Pavol Demitra's two children used to spend time playing after games in the Wild locker room, where their chrome-headed father with the most mischievous grin was as old-school a hockey player as they got.
His shoulder pads were a decade old, his skates had dull blades, his stick was wooden.
Memories like that are all that's left for his former teammates and fans. The 36-year-old Slovakian national hero died with 42 others when a plane carrying his Russian hockey team crashed Wednesday.
"I'm almost kind of still in shock," said Wes Walz, Demitra's former Wild linemate. "I've never heard of a whole team going down. I don't really have another word. It's amazing.
"Demo was like the Wayne Gretzky of Slovakia. This is one of the best players ever to play from that country."
A tragic summer for hockey -- NHL players Derek Boogaard, Rick Rypien and Wade Belak have died in the offseason -- took an unfathomable turn with the crash in central Russia. The plane carried players and coaches from Lokomotiv Yaroslavl, a Kontinental Hockey League team heading to Minsk, Belarus, for the season opener.
Marian Gaborik, the former Wild star who was Demitra's bosom buddy for two years with Minnesota, was shaken by the news, leaving the New York Rangers' practice facility quickly Wednesday morning. Late in the afternoon, Gaborik tweeted, "Demo, u will always b in my heart. U were one of my best friends on and off the ice. U will be greatly missed by all of us."
"Pav was like a brother to me, and I cannot believe that he is no longer with us," former St. Louis Blues linemate Keith Tkachuk said. "This is a terrible day for the hockey fraternity."
Also killed in the crash were former NHLers Ruslan Salei, Karlis Skrastins, Josef Vasicek and Karel Rachunek, as well as first-year coach Brad McCrimmon, a longtime NHL defenseman who until last season was an assistant coach with the Detroit Red Wings.
"The hockey world mourns yet again. Please God, we can't take much more," Rangers forward Brandon Prust wrote on his Twitter account.
The cause of the crash of the Yak-42 private aircraft wasn't immediately known, but the plane reportedly couldn't gain altitude shortly after takeoff and slammed into the Volga River near the airport at Yaroslavl, a city about 150 miles northeast of Moscow. All but one player -- Alexander Galimov -- was killed. Galimov, 26, reportedly has burns across more than 80 percent of his body and is in critical condition.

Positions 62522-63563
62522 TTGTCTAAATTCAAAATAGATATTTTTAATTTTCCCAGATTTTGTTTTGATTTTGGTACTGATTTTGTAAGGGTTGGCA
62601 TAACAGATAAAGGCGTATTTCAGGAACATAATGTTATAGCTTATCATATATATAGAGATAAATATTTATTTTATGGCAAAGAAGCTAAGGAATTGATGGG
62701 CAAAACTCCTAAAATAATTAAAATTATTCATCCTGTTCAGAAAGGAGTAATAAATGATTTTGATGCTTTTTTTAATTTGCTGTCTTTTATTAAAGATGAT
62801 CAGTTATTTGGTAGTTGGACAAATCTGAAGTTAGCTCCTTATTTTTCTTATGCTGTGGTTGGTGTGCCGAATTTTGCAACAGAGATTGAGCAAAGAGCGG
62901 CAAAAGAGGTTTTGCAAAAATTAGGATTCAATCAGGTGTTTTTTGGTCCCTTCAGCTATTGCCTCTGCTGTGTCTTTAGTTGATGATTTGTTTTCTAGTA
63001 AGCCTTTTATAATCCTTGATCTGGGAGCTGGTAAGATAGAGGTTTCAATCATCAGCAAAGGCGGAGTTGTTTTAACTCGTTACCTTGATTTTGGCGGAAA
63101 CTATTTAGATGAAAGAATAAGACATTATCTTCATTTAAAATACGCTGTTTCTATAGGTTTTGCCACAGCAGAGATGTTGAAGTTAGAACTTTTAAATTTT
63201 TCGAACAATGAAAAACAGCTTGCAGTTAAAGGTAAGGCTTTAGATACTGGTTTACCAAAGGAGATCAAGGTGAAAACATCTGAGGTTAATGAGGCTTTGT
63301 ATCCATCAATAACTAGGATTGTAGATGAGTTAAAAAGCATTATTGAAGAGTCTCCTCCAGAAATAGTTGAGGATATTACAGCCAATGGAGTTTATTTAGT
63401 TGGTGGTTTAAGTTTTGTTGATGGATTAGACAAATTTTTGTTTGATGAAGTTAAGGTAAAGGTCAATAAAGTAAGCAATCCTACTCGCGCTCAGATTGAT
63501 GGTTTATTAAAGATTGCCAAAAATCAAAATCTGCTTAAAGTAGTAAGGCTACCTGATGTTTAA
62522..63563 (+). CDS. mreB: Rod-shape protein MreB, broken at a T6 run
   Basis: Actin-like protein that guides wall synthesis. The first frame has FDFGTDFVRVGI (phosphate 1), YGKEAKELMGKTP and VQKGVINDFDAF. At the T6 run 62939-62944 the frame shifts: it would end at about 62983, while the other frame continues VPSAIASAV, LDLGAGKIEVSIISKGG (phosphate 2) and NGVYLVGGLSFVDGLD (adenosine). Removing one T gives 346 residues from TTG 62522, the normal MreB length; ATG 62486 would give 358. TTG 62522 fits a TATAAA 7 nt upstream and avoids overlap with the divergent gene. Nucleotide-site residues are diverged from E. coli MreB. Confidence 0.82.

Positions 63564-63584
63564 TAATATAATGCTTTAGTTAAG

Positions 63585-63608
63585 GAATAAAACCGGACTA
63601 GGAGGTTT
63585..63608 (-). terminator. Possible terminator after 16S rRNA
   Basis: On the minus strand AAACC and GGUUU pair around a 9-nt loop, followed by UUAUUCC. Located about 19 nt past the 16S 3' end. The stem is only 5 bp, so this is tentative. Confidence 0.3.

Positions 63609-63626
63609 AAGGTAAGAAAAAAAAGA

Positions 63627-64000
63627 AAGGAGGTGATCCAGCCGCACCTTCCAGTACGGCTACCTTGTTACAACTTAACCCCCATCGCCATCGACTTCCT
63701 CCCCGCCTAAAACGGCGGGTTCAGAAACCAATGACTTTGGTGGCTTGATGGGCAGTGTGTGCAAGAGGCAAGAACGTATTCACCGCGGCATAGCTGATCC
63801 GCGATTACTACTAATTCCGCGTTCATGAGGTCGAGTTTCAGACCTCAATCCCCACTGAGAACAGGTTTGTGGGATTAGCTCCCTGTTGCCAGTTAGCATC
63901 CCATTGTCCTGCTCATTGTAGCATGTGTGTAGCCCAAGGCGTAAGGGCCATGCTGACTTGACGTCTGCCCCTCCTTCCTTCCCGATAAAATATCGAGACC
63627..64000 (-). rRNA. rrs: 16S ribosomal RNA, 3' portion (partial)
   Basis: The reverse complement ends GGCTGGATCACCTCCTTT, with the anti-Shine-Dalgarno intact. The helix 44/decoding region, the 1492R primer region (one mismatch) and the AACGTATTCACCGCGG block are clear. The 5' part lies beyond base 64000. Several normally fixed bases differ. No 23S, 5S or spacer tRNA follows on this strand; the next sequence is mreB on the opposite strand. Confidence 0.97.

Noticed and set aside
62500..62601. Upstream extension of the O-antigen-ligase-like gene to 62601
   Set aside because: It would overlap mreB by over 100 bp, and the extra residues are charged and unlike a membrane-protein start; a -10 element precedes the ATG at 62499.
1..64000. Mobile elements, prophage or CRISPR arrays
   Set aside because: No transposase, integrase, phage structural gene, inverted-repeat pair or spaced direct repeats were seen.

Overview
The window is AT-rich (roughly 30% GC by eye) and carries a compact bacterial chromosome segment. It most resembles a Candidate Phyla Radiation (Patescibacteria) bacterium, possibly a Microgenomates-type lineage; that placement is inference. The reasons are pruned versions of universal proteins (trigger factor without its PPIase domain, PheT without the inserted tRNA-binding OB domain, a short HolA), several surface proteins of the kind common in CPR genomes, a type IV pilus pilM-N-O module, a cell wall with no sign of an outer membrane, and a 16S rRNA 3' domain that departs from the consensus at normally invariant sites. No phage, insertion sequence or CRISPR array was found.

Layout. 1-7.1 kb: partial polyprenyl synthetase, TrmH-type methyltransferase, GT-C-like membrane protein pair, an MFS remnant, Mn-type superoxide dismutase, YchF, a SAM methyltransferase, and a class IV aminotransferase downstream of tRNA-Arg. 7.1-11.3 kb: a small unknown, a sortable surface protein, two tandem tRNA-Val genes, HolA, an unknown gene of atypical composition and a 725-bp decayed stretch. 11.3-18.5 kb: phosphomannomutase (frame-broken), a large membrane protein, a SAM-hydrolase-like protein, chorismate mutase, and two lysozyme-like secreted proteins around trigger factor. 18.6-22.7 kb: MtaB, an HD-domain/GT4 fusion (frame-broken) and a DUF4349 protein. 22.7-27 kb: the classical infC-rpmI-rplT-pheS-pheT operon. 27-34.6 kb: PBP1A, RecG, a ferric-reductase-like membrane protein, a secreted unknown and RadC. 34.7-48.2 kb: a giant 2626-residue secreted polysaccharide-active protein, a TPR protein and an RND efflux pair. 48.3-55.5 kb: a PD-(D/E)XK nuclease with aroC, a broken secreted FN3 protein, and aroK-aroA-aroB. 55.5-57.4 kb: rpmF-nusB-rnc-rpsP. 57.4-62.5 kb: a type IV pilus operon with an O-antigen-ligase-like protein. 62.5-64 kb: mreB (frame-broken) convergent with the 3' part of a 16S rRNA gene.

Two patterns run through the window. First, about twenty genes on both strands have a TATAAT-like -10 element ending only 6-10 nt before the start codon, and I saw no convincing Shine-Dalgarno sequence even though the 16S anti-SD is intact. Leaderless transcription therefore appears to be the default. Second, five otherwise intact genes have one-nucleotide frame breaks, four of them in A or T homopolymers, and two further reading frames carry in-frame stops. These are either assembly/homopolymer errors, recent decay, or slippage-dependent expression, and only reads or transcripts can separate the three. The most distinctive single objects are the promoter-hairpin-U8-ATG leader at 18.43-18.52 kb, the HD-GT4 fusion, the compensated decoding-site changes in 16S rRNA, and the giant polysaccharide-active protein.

Rene Fasel, president of the International Ice Hockey Federation, called it the "darkest day in the history of the sport."
Added NHL Commissioner Gary Bettman: "Though it occurred thousands of miles away from our home arenas, this tragedy represents a catastrophic loss to the hockey world -- including the NHL family, which lost so many fathers, sons, teammates and friends who at one time excelled in our league."
A love for the game
After spending two years with the Vancouver Canucks, Demitra could have retired. He had made plenty of money, but he loved playing the game too much. So last season, he began playing in the KHL.
"He was having a lot of fun playing over there and finishing off his career before he retired in the next year or two," agent Matt Keator said. "People were drawn to Demo. He was a great friend and teammate everywhere he went. He loved the game and loved to play. He was all about having fun."
Demitra was highly decorated in his native Slovakia, playing in multiple tournaments before announcing his retirement from international competition in May.
"Demo was loved by all his Slovakian counterparts, especially the younger guys that watched him play growing up in his homeland," Walz said. "He'd often be talking to another Slovakian kid before a morning skate. You could just see in the kids' eyes how they looked up to Demo almost like a father figure."
He was a highly skilled playmaker who was considered one of the biggest draft steals in NHL history. Selected 227th overall in the ninth round of the 1993 draft by Ottawa, Demitra went on to score 304 goals and 768 points in parts of 16 seasons with Ottawa, St. Louis, Los Angeles, the Wild and Vancouver.
Immediate impact with Wild
The Wild acquired Demitra at the 2006 draft from the Kings for Patrick O'Sullivan and a first-round pick -- a trade that signified the Wild was trying to elevate itself to playoff contender.
Those two years with Demitra -- 2006-07 and 2007-08 -- were indeed the last time the Wild made the playoffs, claiming its only division crown in 2008.
A big reason the Wild acquired Demitra was to entice Gaborik, who was a year from unrestricted free agency, to re-sign. It worked; he re-upped for three years after pressure from Demitra.
The two were magic when healthy, with Demitra often looking for his comrade with saucer passes and lobs up the center of the ice. Gaborik's 42-goal season in 2007-08 is a Wild record.
Demitra's death comes less than four months after Boogaard, one of Gaborik's closest friends with the Wild and Rangers, also died.
"I exchanged text messages with Gabby, and I just told him, 'Sorry about everything.' It's been a tough grind for him," Walz said. "He just said he appreciated it. Like, what do you say? What do you do?
"He was so close with Demo and Boogey. This is two very big hits. Losing two friends like this can be devastating. I hope he has a good support group around him to get him through this, but if I know Marian, he'll be able to get through this. I'm sure he'll have an unbelievable year for Demo."